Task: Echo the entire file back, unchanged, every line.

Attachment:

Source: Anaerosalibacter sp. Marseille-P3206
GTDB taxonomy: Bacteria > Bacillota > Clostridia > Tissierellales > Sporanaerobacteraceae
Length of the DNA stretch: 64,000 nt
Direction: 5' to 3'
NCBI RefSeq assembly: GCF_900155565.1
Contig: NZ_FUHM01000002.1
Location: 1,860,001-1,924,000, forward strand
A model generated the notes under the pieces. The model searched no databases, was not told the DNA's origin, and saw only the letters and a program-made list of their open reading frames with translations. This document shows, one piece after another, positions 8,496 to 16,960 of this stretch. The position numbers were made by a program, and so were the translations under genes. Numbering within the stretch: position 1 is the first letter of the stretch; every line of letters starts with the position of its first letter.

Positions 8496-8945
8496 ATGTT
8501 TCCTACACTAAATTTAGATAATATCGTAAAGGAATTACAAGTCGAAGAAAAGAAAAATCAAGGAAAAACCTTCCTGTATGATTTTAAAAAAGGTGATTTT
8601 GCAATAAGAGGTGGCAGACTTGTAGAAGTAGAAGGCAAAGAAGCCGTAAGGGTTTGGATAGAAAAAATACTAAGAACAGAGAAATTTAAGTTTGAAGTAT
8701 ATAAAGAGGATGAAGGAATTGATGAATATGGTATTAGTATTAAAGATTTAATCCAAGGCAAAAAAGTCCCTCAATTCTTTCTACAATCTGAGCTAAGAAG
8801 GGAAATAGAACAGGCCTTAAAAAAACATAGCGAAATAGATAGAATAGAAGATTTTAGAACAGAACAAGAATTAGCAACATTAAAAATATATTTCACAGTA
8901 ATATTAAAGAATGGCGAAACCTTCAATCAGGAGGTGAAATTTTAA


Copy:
Source: Anaerosalibacter sp. Marseille-P3206
GTDB taxonomy: Bacteria > Bacillota > Clostridia > Tissierellales > Sporanaerobacteraceae
Length of the DNA stretch: 64,000 nt
Direction: 5' to 3'
NCBI RefSeq assembly: GCF_900155565.1
Contig: NZ_FUHM01000002.1
Location: 1,860,001-1,924,000, forward strand
A model generated the notes under the pieces. The model searched no databases, was not told the DNA's origin, and saw only the letters and a program-made list of their open reading frames with translations. This document shows, one piece after another, positions 8,496 to 16,960 of this stretch. The position numbers were made by a program, and so were the translations under genes. Numbering within the stretch: position 1 is the first letter of the stretch; every line of letters starts with the position of its first letter.

Positions 8496-8945
8496 ATGTT
8501 TCCTACACTAAATTTAGATAATATCGTAAAGGAATTACAAGTCGAAGAAAAGAAAAATCAAGGAAAAACCTTCCTGTATGATTTTAAAAAAGGTGATTTT
8601 GCAATAAGAGGTGGCAGACTTGTAGAAGTAGAAGGCAAAGAAGCCGTAAGGGTTTGGATAGAAAAAATACTAAGAACAGAGAAATTTAAGTTTGAAGTAT
8701 ATAAAGAGGATGAAGGAATTGATGAATATGGTATTAGTATTAAAGATTTAATCCAAGGCAAAAAAGTCCCTCAATTCTTTCTACAATCTGAGCTAAGAAG
8801 GGAAATAGAACAGGCCTTAAAAAAACATAGCGAAATAGATAGAATAGAAGATTTTAGAACAGAACAAGAATTAGCAACATTAAAAATATATTTCACAGTA
8901 ATATTAAAGAATGGCGAAACCTTCAATCAGGAGGTGAAATTTTAA